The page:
Use Your Battlefield Training to Help Transition from Military to Civilian Life

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military-authority_battlefield-training-helps-transitionTransitioning from the military to the civilian workforce is both an exciting and challenging new adventure. It can be a challenge for veterans whether moving to a classroom or to a workplace. However, the following will tips should help in their transition process.

The military skills you acquired are very valuable in the workforce. Your military training and discipline will increase your value within an organization, making you a good choice for promotions and additional opportunities. Employers value problem-solvers. Applying the tools, training and analytics skills you’ve received to your work’s problems and offering solutions can help your employers yield better results. That will be noticed and result in positive performance reviews.

Identify your plans and goals. Your military lifestyle was undoubtedly very structured: training, work details, meal times and other things were planned out for you. Transitioning to civilian life means freedom from all the structures you are accustomed to. That newfound freedom may cause setbacks for you if you don’t identify your plans and goals. Create structures for yourself that you can follow on a daily basis. This will help you maintain your focus, be more productive, stay on track and reach your goals.

Your Military Life Story. Be prepared and don’t get offended if new civilian coworkers ask questions that are military or war-related such as “Why are we still fighting in the Middle East?” or “How many people have you killed?” Prepare sets of answers for anticipated questions so that you can exit the conversation easily if you don’t want to discuss those things. Or try to steer conversations towards the education and work experience you gained which are helping you with your new job. In time, even people who may not like or appreciate military service will see that you are a valuable employee and stop asking offensive or intrusive questions.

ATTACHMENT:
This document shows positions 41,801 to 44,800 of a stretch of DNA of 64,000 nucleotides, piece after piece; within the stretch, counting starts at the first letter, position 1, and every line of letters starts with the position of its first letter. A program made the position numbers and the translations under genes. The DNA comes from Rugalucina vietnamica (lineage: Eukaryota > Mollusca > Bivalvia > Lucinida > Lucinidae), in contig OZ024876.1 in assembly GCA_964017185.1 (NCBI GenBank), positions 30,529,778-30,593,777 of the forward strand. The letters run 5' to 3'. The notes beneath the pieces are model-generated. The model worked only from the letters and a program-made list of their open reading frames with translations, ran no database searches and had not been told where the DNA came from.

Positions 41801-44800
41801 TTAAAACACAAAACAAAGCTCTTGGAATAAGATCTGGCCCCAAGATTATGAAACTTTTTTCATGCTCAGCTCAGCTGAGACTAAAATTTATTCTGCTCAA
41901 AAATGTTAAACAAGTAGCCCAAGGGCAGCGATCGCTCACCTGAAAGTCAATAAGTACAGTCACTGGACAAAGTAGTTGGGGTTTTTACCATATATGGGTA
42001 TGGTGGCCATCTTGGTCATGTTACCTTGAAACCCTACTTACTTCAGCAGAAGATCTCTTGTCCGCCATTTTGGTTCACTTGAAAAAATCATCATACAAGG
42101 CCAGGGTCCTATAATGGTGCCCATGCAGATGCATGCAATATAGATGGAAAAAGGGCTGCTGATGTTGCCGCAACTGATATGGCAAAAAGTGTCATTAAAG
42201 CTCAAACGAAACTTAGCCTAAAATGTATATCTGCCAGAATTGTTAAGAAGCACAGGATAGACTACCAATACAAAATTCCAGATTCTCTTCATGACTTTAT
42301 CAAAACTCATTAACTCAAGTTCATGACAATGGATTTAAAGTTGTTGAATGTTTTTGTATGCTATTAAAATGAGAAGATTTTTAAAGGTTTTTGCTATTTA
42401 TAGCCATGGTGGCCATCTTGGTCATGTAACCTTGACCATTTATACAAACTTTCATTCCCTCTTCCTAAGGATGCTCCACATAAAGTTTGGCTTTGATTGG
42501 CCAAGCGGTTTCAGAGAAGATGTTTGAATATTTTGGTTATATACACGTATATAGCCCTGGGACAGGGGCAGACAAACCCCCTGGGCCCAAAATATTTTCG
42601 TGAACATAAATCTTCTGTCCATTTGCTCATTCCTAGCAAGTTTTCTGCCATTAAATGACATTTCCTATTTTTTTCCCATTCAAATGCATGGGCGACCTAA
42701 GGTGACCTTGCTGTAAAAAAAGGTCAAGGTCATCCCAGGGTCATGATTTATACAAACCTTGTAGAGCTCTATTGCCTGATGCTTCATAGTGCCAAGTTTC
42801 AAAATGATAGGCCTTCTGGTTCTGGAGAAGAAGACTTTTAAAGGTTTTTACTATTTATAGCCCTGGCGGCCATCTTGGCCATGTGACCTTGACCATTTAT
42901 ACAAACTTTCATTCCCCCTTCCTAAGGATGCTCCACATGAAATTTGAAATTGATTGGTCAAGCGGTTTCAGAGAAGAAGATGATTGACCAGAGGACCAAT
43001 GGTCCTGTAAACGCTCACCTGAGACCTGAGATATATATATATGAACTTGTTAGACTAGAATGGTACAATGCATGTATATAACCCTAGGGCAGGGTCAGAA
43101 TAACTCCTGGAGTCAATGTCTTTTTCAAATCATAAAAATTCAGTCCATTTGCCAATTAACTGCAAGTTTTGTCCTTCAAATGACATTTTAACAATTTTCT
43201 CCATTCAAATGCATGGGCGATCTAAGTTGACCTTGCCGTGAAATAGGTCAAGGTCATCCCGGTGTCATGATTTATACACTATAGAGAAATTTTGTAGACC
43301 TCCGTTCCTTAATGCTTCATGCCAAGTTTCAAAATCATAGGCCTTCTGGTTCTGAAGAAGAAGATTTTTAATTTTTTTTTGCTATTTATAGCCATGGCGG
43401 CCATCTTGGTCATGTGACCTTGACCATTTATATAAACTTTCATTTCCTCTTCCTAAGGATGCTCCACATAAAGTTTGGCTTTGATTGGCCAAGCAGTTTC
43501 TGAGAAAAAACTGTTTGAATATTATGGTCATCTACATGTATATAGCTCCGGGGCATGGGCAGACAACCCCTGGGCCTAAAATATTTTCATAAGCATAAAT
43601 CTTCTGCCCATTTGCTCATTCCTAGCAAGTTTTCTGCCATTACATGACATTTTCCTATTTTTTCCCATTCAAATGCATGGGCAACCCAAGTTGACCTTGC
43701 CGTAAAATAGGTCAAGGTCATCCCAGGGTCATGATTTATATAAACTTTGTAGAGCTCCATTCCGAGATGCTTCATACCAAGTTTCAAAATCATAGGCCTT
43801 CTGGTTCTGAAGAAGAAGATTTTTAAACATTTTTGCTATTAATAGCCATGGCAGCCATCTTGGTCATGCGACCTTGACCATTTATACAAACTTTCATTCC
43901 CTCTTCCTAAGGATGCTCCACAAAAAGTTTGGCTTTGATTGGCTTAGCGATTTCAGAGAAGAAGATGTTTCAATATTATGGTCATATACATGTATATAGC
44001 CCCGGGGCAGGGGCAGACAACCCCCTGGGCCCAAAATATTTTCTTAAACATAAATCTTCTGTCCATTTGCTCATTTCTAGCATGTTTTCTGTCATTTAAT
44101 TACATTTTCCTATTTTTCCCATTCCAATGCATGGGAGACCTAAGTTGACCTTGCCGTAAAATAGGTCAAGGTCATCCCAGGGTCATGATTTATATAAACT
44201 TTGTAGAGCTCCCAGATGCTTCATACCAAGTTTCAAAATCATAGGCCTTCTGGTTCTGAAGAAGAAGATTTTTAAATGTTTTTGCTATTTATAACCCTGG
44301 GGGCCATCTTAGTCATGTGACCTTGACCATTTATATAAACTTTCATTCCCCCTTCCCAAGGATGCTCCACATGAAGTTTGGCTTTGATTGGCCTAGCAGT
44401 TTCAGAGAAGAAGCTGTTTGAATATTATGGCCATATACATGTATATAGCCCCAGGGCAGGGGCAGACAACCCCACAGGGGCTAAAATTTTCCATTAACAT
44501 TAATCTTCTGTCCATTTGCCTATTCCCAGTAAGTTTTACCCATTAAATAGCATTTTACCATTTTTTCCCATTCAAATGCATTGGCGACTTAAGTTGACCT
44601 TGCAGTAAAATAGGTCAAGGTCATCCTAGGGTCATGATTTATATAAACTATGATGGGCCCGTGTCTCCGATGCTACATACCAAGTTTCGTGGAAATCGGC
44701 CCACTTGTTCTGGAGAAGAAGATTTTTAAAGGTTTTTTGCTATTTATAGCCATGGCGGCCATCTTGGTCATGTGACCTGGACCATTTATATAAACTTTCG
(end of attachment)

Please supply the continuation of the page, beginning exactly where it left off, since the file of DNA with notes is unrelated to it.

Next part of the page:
Take time to discover and explore. Transitioning from military to civilian life can be disorienting. Take some time to discover and explore the world you lived in before you entered the military. What interests did you have that you had to put aside during your service? You may decide to start a simple business or go back to school to acquire more skills to pursue those forgotten interests and dreams.

Seek Help and Guidance from Family and Friends. You have a support system with you from your time in the military service – your spouse, family and friends outside your military life. Transition will be difficult if you are undergoing some post traumatic stress disorder or some combat stress. Get counseling, take part in veteran-to-veteran conversation groups, maintain healthy eating habits, exercise regularly, and practice stress mitigation techniques. There are also valuable resources out there that can help you with the processing of your Veterans Affair claims, treating stress, finding employment, and starting college programs.

Each veteran going through the transition to civilian life can be successful, especially if he or she remembers to use the discipline, military training and experiences acquired over the years. Use them to your advantage to make yourself better and your life a happier, more fulfilling and satisfying.

 

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